Will you create React/ Vue / Other-framework Courses?30th Sep 2020
I get this question once in a while from students who bought one of my books or courses. Each time, my answer is No.
I wanted to give a thorough reasoning behind why I say No, and how this No helps me focus on the content I want to create.
There are a few reasons for No.
Because I don’t use the framework
The first reason is I don’t use that framework much personally. I don’t know the ins-and-outs of the framework, so I have no idea what to write about.
I could research on the framework and gain expertise, but I don’t want to do this for the sake of writing a course. I only want to write a course if it resonates with me, if I love the language (or framework), if I support the mindset, or if I really like that tool I’m using.
Since I don’t use React and Vue personally in my projects, I’d rather not talk about them.
But if you ask me on a personal level, I’d say I prefer Vue more than React. I might even have a chance to play more with Vue on a project I want to work on soon!
Because I want to focus on the fundamentals
The second reason is because I prefer writing about things that are fundamental and unlikely to change. This helps people build better foundations in their learning and coding capabilities, which excites me more than chasing the latest frameworks.
Plus, I don’t care about frameworks. All I care about is creation. It doesn’t matter what tools you use (and hence what frameworks you use) to create things. What matters is you make it happen.
So I don’t see the need to use the latest framework. I can use the fundamental knowledge if I wanted to, and supplement them with ideas I learned from frameworks.
Other courses I’m excited to write
- One on CSS
- One on Node
For the CSS one, I intend to talk about layouts, animations, strategies for structuring code, cool stuff like gradients, and possibly even touching some design aspects so people can create better-designed websites.
For the Node one, I intend to talk about Node, Express, and MongoDB as a structure. I also want to teach people how to set up user accounts, how to create structure for their database, how create tests for their backend, how to send emails, how to accept images, and how to collect money via possibly Stripe or Paddle.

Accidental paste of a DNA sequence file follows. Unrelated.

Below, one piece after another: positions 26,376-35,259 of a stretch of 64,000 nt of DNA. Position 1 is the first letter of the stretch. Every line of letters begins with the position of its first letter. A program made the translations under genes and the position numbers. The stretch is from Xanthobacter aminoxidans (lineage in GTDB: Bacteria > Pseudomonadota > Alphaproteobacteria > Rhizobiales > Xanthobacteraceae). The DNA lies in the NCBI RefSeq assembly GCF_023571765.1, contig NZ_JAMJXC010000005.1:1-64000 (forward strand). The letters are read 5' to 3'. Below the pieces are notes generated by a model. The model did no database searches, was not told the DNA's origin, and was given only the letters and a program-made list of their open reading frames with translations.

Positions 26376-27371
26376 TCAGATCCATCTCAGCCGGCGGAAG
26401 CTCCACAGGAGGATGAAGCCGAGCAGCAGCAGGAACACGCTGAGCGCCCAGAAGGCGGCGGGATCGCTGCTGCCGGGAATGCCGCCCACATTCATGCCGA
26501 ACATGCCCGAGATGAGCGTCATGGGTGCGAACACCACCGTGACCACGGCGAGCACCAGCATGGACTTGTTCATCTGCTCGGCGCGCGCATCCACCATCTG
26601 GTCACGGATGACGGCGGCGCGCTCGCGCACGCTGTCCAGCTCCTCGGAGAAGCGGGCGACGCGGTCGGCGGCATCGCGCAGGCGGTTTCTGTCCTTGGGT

There are all sorts of details we can go into here. Most of these details are glossed over by other courses. I had to learn these details the hard way through personal experiments.
I believe there’s a better way to learn for everyone (than to painfully experiment things and see how they don’t work). I want to compile my experiences so you walk a smoother path.
Of course, contents of both these courses are not fixed. I haven’t even started fleshing out the table of contents yet. Suggestions are more than welcome.
This brings me to the third reason why I don’t create courses for frameworks.
Because the courses I intend to create are HUGE
If I pour the same amount of deliberation into creating a course for frameworks, that course would become outdated by the time I’m done with it. Simply put, I don’t have a process for quickly capturing things I want to share about frameworks.
Besides, I want to finish up the basics stuff first before exploring the peripherals. So if people needed information on the basic stuff, I know where to point them to – and I have confidence that the material will be great and effective.
I don’t know whether I’ll ever create courses for frameworks like React and Vue. But I do know I’ll have to finish up the fundamental courses first. And I’d like to focus on those.
Secondly, I like to refrain from writing about frameworks unless they’re super special and I have something to share about them. (Like how I wrote a book on Susy back in 2015).
That’s it! I hope this gives you some insight into the courses I create and how I create them.